What's up: Athlete, Leader, Volunteer: different roles, same passion
August Student Column reflects on the FISU Volunteer Leaders Academy held this July in Kazan, and an experience of a participant of this event, being in Kazan also four years ago attending the 2013 Summer Universiade as an athlete.
Going back to Kazan to the Athletes’ Village four years after the Universiade was an experience incredibly loaded with emotions, and I will do my best to put down in words what my thoughts and feelings were during the FISU Volunteer Leaders Academy.
When you’re lucky enough and you’re given the honour and the prestige to represent your nation, you ought to remember one thing: it isn't just you you’re representing; it is your very country and its people, its cultural heritage and its essence. That's why waving a flag isn't a merely physical gesture but, rather, it represents something more, something that can even tug one’s most hidden heartstrings.
In 2013, I came to Kazan as an athlete, as the captain of the national university football team, and in 2017 I came back as leader of volunteers. The forum is over now: each participant has returned back home at the end of this Academy organised by FISU and local hosts, with a backup of experience that will not only make them richer, more prepared, more aware during their leader career but will also make their passion even more overwhelming, even more addictive. I believe this was the real goal of the event: to provide adequate knowledge and skills, but also to create a network of international relations able to collaborate, communicate and work together to show that the passion of a volunteer is boundless and limitless.
I represented, during the Academy, the Italian University Sport Federation (CUSI) and I had the opportunity to share my volunteer experience during my Dual Career. I was a professional athlete and during my university career I decided to become a volunteer for UNICEF. I decided to do it because my purpose was and still is now to help others, especially children, who are the most unprotected category of human beings, to facilitate partnerships using my position and my role: that of being a student and the captain of an important team club in Milan. During my volunteering time I decided to join many UNICEF campaigns: going from fundraising events to those aiming at increasing awareness towards children’s right and advocacy. With passion and enthusiasm my teammates and I were able to involve many people by supporting the UNICEF campaigns by raising awareness of social responsibility issues (such as children's mortality, malnutrition). This is why I am a volunteer, this is why I am a UNICEF Volunteer: because I am a man of sport, and I believe as such I have a duty to focus on social responsibility.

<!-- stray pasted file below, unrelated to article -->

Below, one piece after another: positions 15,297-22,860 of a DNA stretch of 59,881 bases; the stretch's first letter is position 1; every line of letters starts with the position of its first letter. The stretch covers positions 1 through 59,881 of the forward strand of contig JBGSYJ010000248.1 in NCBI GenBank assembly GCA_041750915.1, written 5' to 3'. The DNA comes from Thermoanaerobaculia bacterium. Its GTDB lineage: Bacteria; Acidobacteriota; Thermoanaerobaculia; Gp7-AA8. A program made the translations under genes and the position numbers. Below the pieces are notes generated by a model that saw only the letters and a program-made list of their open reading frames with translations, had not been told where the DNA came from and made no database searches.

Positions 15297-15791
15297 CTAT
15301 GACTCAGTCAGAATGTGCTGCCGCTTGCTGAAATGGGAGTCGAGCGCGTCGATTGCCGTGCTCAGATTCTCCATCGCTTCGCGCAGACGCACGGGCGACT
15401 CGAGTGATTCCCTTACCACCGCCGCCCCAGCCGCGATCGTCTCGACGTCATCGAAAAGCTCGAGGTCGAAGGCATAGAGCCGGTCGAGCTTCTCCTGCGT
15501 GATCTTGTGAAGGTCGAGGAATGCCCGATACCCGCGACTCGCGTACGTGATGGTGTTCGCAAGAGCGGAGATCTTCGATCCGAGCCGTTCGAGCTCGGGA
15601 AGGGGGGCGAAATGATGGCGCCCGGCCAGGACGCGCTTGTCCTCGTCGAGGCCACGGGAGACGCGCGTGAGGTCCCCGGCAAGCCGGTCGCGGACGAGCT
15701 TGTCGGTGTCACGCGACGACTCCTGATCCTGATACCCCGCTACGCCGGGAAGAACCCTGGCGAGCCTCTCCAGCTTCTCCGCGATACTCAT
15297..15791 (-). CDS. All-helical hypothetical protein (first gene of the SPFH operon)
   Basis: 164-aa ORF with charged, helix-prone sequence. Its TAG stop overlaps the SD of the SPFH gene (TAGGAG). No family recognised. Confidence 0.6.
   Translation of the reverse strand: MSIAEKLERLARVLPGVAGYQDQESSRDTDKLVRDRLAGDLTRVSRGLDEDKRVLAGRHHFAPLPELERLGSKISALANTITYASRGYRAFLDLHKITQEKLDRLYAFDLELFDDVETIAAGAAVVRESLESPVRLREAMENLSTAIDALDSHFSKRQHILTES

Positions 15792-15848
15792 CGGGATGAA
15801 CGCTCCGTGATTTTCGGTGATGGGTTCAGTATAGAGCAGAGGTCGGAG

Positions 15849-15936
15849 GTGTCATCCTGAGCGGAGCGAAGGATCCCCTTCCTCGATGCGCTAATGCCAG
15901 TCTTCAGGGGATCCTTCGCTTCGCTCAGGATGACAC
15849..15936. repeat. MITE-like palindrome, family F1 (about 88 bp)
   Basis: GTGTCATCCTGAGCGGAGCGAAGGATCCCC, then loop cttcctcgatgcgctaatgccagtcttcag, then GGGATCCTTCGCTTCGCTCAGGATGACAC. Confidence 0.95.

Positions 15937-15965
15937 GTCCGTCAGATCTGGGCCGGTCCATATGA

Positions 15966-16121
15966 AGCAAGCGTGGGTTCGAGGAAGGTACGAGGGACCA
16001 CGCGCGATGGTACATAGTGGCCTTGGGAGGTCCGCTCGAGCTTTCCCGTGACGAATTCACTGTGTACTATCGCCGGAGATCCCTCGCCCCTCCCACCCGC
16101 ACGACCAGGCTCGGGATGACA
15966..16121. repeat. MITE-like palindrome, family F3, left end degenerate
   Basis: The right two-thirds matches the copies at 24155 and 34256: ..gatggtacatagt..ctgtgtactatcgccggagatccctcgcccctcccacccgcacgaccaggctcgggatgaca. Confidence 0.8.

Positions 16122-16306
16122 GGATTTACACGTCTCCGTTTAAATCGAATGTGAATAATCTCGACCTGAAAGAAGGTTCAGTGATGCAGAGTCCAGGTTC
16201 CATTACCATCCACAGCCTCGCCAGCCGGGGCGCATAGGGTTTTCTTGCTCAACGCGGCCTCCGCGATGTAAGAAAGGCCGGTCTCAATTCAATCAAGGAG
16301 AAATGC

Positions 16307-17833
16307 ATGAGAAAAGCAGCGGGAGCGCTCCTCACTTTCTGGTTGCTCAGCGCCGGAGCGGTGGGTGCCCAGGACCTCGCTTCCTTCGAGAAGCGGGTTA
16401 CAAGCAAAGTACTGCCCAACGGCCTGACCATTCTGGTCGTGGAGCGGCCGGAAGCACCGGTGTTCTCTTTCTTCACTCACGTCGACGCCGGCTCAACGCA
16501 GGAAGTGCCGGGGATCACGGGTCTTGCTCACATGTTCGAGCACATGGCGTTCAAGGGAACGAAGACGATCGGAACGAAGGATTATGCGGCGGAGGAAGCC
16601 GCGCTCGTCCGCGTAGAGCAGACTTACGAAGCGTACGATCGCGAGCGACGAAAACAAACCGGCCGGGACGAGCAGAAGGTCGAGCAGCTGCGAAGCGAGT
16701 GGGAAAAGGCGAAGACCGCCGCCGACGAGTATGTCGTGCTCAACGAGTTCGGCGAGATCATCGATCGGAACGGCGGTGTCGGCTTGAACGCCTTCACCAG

To conclude, I would like to point out that the experience of the Academy was great in all of its aspects, not only because of the lectures, of the speakers and of the schedule but, most importantly, because of the volunteers and all of the experiences shared from all over the world. Thank you to all of "today's stars and tomorrow 's leaders".
The author Filippo Corti is a graduate of the University of Milan where he obtained Master's Degree in International Relations.
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